Currently viewing the tag: "lies"

The ability to deceive someone by telling the truth is not only possible, it has a name — paltering — it’s common in negotiations and those who palter can do serious harm to their reputations, according to research published by the American Psychological Association…

Paltering is used by politicians commonly, according to Rogers. “Politicians often palter when the truthful answer to a question would be harmful,” he said. “When candidates get questions they don’t want to hear, they often focus on continuing to make truthful statements, but try to mislead listeners.”

One famous example Rogers cited was when President Bill Clinton said “there is not a sexual relationship” between him and former White House intern Monica Lewinski. The Starr commission later discovered that there had been a sexual relationship but it had ended months before Clinton made that statement — thus, it was technically true but clearly misleading. –Science Daily

Fiction Writing Prompt: Use a scene in which paltering is used to skate consequences of a previous decision.

Journaling Prompt: How do you feel about politicians paltering?

Art Prompt: Paltering

Non-Fiction / Speechwriting Prompt: Tell your audience about the problem with paltering and how it allows politicians to maneuver behind the scene.

Photo Credit: National Constitution Center on Flickr


Two contractors working for the Drug Enforcement Agency in Bogota, Colombia, have just pleaded guilty to a bizarre kidnapping hoax. Nydia Perez and John Soto, a married couple, had sent emails and packages to their superiors at the American embassy in Colombia, supposedly written by anonymous child-abductors, describing a plot to kidnap their own small children. The letters described the threat to the kids, and included photos of the children “engaged in various everyday activities in order to enhance the seriousness of the threat,” according to court documents. When the FBI got involved, Perez implicated their doorman. The whole time, there was no threat to the kids at all; the hoax was an elaborate lie. -Lauren Kirchner

Fiction Writing Prompt: Write a story that revolves around a false kidnapping threat.

Journaling Prompt: What is the worse lie anyone ever told you? What made it the worst?

Art Prompt: Kidnapping hoax

Non-Fiction / Speechwriting Prompt: Tell your audience the story of a famous hoax.

Photo Credit: Flood G/a> on Flickr


Humans had to cooperate early in their evolution in order to survive. But what’s one really great way to secure other people’s cooperation? As anybody who has ever watched Survivor knows, it’s by deceiving other people about what your real intentions are. As the authors of a study published earlier this year in the Proceedings of the Royal Society B put it, “Tactical deception, the misrepresentation of the state of the world to another individual, may allow cheaters to exploit conditional cooperation by tactically misrepresenting their past actions and/or current intentions.” Lies are one pillar of our greatest altruistic creation as a species, cooperation. –Annalee Newitz and Joseph Bennington-Castro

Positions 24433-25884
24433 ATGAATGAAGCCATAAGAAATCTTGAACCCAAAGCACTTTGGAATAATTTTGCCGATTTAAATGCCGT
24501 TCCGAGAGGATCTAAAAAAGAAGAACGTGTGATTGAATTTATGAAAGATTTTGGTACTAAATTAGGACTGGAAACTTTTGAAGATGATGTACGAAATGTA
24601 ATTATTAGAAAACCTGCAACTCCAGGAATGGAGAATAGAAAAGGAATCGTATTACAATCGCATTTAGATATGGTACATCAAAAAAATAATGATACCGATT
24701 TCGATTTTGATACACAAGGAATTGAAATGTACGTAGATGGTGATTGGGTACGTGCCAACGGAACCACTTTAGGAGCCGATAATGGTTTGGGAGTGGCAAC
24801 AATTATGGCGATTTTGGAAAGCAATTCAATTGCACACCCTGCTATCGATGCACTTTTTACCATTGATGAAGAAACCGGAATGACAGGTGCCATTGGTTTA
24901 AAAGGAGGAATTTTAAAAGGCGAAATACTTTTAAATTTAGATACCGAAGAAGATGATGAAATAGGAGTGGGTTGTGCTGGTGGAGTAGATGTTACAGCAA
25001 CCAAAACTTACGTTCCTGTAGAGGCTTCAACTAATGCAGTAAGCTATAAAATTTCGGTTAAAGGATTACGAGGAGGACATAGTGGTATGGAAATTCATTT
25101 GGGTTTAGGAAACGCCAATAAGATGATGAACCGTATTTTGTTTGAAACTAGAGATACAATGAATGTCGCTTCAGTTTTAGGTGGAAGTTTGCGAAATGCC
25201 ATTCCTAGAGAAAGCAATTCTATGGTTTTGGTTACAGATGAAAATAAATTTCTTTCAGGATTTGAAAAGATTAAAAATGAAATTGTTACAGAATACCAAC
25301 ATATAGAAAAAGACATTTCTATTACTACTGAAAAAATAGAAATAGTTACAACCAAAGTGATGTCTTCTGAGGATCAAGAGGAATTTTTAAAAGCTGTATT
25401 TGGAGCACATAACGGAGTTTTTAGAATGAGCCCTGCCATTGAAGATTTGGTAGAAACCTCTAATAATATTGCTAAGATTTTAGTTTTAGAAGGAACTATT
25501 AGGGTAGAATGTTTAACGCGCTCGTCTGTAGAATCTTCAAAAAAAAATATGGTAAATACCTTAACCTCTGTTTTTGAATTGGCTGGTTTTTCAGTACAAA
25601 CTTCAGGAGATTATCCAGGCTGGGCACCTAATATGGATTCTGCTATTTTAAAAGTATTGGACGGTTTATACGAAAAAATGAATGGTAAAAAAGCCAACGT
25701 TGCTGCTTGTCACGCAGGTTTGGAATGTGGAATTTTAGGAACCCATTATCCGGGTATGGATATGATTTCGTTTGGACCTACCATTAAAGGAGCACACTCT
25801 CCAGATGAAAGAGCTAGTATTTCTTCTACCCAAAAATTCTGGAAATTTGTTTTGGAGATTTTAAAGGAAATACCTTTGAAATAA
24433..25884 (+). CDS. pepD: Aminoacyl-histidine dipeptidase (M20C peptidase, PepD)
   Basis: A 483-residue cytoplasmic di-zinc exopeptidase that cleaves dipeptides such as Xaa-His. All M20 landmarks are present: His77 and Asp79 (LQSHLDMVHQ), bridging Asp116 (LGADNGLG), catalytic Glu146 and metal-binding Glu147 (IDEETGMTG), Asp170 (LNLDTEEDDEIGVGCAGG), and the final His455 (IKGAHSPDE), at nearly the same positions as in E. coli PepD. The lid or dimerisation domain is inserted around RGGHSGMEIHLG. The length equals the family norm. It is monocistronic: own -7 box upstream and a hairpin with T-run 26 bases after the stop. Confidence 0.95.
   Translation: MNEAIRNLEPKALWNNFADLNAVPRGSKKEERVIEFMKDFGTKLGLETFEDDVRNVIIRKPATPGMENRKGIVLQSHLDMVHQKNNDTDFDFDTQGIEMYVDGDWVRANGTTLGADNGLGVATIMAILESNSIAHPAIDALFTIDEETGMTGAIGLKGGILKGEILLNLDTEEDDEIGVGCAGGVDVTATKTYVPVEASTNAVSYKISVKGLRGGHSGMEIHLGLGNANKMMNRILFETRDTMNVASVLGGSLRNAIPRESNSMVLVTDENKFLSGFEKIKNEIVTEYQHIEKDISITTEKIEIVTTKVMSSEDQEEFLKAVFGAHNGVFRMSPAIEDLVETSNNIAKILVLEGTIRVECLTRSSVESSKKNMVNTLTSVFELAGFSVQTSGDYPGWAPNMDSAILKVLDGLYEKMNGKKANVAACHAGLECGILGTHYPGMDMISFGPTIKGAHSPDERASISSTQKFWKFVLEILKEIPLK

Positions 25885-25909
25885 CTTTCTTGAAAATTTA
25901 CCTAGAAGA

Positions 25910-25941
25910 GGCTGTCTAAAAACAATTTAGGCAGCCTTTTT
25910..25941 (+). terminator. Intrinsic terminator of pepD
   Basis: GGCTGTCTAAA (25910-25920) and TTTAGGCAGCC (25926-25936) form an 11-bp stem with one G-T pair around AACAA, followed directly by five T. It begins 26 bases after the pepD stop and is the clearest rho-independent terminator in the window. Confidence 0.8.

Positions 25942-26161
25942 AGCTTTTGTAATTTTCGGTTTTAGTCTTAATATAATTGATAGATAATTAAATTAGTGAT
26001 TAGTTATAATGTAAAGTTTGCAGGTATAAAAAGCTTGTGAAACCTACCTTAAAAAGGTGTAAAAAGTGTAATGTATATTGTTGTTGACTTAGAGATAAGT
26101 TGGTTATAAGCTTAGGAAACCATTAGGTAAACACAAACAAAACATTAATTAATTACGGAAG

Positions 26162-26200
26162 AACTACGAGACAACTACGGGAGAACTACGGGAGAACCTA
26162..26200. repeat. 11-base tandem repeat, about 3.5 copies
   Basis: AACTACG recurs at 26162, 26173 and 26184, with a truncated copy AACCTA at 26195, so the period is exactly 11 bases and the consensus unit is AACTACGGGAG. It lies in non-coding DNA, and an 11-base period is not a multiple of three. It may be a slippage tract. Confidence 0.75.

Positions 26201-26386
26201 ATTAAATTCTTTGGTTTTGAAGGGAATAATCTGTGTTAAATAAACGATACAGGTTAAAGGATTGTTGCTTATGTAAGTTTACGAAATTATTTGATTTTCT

Fiction Writing Prompt: Write a story or scene using this information about lying and cooperation

Journaling Prompt: Write about a time when you’ve used a lie to get cooperation from others, or write about a time when someone else did this to you.

Art Prompt: Cooperation and Lies

Non-Fiction / Speechwriting Prompt: Tell your audience about cooperation and the various motivations that drive it.

Photo Credit: Kong SG on Flickr

Top Secret

The team [at Carnegie Mellon] recruited 62 adults who admitted they were keeping a life-altering secret and were willing to, as before, share a year’s worth of emails, including some from before they acquired their dirty laundry. More than half of the adults said the secret was of a romantic or sexual nature, with other major categories being “family,” “mental health,” “job” and “legal.” As in the depression study, overall these people wrote more, longer emails after they acquired their secret than before. When writing to people relevant to their secret, however, these individuals used more deceptive language, more negative emotion words and fewer words such as “I” and “me.” –Sanda Upson

Fiction Writing Prompt: Add to your character sketch. What is your protagonist lying about and why? What will happen if the truth comes to light?

Journaling Prompt: Write about a secret that you are keeping. How does it affect your communication with people whose respect you want?

Art Prompt: Lying

Non-Fiction / Speechwriting Prompt: Write about how keeping secrets affects clear communication and give some strategies for becoming more transparent.

Photo Credit: Malakhi Helel on Flickr